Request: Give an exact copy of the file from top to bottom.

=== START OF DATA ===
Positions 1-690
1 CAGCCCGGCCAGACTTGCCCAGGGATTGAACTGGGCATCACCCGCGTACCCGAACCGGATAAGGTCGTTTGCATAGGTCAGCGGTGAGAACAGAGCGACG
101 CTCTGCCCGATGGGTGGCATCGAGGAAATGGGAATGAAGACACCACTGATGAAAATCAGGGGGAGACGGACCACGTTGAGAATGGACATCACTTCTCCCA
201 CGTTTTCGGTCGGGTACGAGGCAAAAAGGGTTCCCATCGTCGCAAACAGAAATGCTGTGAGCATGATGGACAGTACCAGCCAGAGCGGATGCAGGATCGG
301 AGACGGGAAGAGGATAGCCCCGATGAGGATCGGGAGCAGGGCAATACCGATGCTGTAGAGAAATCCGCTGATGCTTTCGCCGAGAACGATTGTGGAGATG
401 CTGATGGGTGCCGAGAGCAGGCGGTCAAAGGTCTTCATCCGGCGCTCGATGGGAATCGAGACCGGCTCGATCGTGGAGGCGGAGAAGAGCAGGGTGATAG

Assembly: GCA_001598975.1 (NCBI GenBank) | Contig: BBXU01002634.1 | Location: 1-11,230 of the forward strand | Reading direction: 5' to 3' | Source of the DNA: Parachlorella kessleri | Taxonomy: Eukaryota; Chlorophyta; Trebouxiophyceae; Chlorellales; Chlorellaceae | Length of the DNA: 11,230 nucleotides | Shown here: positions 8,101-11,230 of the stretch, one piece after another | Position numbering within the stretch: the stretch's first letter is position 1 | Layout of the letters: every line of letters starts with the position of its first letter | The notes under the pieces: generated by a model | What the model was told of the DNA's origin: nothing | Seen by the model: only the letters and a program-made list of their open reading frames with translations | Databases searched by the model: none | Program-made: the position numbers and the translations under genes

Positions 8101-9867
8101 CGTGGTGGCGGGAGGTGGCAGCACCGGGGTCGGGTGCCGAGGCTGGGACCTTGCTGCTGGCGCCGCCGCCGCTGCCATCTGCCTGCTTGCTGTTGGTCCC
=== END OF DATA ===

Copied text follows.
Positions 1-690
1 CAGCCCGGCCAGACTTGCCCAGGGATTGAACTGGGCATCACCCGCGTACCCGAACCGGATAAGGTCGTTTGCATAGGTCAGCGGTGAGAACAGAGCGACG
101 CTCTGCCCGATGGGTGGCATCGAGGAAATGGGAATGAAGACACCACTGATGAAAATCAGGGGGAGACGGACCACGTTGAGAATGGACATCACTTCTCCCA
201 CGTTTTCGGTCGGGTACGAGGCAAAAAGGGTTCCCATCGTCGCAAACAGAAATGCTGTGAGCATGATGGACAGTACCAGCCAGAGCGGATGCAGGATCGG
301 AGACGGGAAGAGGATAGCCCCGATGAGGATCGGGAGCAGGGCAATACCGATGCTGTAGAGAAATCCGCTGATGCTTTCGCCGAGAACGATTGTGGAGATG
401 CTGATGGGTGCCGAGAGCAGGCGGTCAAAGGTCTTCATCCGGCGCTCGATGGGAATCGAGACCGGCTCGATCGTGGAGGCGGAGAAGAGCAGGGTGATAG

Assembly: GCA_001598975.1 (NCBI GenBank) | Contig: BBXU01002634.1 | Location: 1-11,230 of the forward strand | Reading direction: 5' to 3' | Source of the DNA: Parachlorella kessleri | Taxonomy: Eukaryota; Chlorophyta; Trebouxiophyceae; Chlorellales; Chlorellaceae | Length of the DNA: 11,230 nucleotides | Shown here: positions 8,101-11,230 of the stretch, one piece after another | Position numbering within the stretch: the stretch's first letter is position 1 | Layout of the letters: every line of letters starts with the position of its first letter | The notes under the pieces: generated by a model | What the model was told of the DNA's origin: nothing | Seen by the model: only the letters and a program-made list of their open reading frames with translations | Databases searched by the model: none | Program-made: the position numbers and the translations under genes

Positions 8101-9867
8101 CGTGGTGGCGGGAGGTGGCAGCACCGGGGTCGGGTGCCGAGGCTGGGACCTTGCTGCTGGCGCCGCCGCCGCTGCCATCTGCCTGCTTGCTGTTGGTCCC